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Kennewick, WA to Portland, OR

posted Oct 19, 2009, 4:13 PM by Paul Gareau   [ updated Oct 20, 2009, 7:36 PM ]
Yes, believe it or not, it's a new journal entry! Let's jump right in...

Friday, September 11th, 2009
Kennewick, WA to Plymouth, WA (Paradise Park)

I wanted to make the most out of my hotel room, so I was up until about 3AM updating this site and researching my route. After 5 hours of sleep I was up to get my "Free Hot Breakfast", which was actually pretty good. The hotel had do-it-yourself waffle makers, along with all the usual continental breakfast stuff. I figured for what I paid for the room, helping myself to some fruit and rolls for later wouldn't hurt anyone, so I stuffed my pockets and headed back to my room. After packing up, I was back online in the lobby taking care of more internet chores and reserving my rental car for my drive around Washington. At around noon I finally finished up and got on my bike, which had a flat rear tire, probably from a shortcut I took to the hotel the night before. I fixed the tire and headed across the street to the supermarket, feeling like I was pulling twice my normal load. A quick inspection revealed that my trailer had a flat tire too! I'm not sure how I missed it before, but as with the bike tire, I pulled out a few thorns, and replaced the inner tube.

At 2:30PM I was finally on the road. It was in the 90s and the road I had to take to get around the interstate might as well have been straight up. Once I made it to the top, I had a downhill all the way to Plymouth on the Columbia River, which is where I decided to camp for the night. Before I had decided to camp there, a ranger at the park I was resting at told me that I could camp there for a fee, or head a few miles down the street to a free campground. Tough decision... The free campground was called Paradise Park and although it didn't have water, it had an outhouse, picnic tables, and was right on the river.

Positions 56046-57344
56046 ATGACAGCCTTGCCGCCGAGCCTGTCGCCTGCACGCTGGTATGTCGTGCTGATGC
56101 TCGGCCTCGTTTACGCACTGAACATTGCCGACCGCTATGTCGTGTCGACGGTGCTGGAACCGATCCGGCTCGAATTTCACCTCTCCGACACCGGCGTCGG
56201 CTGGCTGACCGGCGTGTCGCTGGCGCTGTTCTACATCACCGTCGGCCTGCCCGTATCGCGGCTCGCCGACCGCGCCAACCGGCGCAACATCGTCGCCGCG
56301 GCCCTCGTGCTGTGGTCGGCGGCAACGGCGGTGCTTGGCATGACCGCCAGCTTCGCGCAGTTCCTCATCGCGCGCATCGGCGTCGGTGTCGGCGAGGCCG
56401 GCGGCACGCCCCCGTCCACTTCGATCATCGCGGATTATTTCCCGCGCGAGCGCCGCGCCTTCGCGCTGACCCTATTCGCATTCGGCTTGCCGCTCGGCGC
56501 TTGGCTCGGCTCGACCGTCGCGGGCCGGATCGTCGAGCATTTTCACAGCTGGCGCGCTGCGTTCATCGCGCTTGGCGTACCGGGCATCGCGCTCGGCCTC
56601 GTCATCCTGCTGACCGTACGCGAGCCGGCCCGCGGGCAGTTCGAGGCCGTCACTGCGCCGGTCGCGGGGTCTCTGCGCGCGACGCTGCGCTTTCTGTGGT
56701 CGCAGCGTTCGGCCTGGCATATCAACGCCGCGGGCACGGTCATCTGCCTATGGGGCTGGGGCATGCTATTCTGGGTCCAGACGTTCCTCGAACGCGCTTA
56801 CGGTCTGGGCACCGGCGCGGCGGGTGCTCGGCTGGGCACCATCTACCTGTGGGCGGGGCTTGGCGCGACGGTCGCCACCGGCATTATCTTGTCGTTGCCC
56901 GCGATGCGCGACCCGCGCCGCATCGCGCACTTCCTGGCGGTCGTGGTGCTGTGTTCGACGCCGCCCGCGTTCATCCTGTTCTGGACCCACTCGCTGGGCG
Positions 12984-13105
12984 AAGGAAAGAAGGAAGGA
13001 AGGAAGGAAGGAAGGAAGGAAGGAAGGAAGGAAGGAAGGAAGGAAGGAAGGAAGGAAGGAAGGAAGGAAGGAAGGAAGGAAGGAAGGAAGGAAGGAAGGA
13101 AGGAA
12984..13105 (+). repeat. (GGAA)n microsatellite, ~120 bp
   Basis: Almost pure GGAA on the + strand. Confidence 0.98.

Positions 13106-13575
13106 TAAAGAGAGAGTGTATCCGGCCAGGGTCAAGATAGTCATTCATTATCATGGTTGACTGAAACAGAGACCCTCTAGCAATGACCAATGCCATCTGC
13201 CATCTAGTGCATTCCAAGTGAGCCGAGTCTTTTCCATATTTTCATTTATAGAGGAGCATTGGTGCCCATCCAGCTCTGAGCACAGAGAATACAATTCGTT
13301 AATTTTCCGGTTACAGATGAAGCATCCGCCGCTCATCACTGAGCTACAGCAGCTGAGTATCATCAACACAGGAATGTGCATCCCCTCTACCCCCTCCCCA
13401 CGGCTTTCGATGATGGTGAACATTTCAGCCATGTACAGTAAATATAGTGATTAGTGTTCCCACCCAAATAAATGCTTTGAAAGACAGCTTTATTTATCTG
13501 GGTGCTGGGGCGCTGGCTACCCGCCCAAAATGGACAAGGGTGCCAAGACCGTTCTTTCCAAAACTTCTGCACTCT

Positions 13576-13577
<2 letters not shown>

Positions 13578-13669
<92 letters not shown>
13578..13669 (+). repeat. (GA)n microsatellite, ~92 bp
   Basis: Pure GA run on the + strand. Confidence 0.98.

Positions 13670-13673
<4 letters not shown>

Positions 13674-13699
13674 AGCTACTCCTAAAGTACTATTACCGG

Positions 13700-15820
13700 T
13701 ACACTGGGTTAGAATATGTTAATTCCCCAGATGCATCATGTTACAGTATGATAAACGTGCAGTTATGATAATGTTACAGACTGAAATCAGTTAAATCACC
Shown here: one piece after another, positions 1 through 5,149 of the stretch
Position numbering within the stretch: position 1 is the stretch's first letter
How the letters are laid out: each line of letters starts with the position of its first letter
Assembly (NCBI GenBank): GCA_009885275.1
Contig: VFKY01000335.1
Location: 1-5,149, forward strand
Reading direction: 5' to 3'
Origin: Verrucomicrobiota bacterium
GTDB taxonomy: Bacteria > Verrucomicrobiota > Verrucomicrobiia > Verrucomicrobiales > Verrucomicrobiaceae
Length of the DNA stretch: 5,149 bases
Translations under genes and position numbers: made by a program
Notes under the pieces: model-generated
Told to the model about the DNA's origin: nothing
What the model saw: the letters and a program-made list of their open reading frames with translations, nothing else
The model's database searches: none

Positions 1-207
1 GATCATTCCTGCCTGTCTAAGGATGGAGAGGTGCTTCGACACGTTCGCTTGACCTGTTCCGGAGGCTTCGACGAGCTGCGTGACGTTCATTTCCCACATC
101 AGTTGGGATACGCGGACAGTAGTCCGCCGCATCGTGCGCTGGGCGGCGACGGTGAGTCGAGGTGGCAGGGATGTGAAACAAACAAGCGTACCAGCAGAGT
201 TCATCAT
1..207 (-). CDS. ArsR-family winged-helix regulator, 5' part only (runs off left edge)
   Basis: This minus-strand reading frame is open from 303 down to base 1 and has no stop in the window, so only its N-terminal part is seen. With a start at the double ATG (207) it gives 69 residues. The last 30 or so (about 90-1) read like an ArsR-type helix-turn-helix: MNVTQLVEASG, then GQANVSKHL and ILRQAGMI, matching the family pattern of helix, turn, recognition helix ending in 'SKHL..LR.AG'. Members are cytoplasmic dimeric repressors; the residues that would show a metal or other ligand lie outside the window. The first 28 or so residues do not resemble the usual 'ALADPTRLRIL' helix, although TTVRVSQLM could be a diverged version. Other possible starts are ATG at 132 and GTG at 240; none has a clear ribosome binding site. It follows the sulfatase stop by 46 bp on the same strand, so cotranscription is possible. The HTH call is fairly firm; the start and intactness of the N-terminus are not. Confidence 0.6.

3 hrs / 11 mph avg / 33 miles

Saturday, September 12th, 2009
Plymouth, WA to Goldendale, WA (Maryhill Park)

It was another hot day, low 90s and I had a tailwind. Tailwinds are normally a good thing, but if you're riding at the same speed as the wind, you don't feel the wind at all and have no breeze to keep cool by. Now that I was riding along the Columbia River, the road was flat and I ended up making great time. I decided this would be a long flat day, to make up for the short hilly day I had the day before. Around mid-day, I spent some time loitering outside the convenience store in Roosevelt to get out of the heat, and eventually pedaled on to Maryhill Park in Goldendale. The road down to the park had a full size stone henge replica. It was concrete and I just wasn't impressed, so I took a picture and quickly left.

I wasn't able to find "The Cliffs" - another free campground between the highway and the river. I later learned that it was down a side road and like Paradise Park, there was no sign. I had mixed feelings about the scenery today. I think there would have been some amazing views throughout the day, but there were power lines and windmills everywhere and they really dominated the landscape. It also seemed like the best views were behind me, so as usual, I made it a point to look back periodically to see what was back there.

6:12 hrs / 13.4 avg / 84 miles

Sunday, September 13th, 2009
Goldendale, WA to The Dalles, OR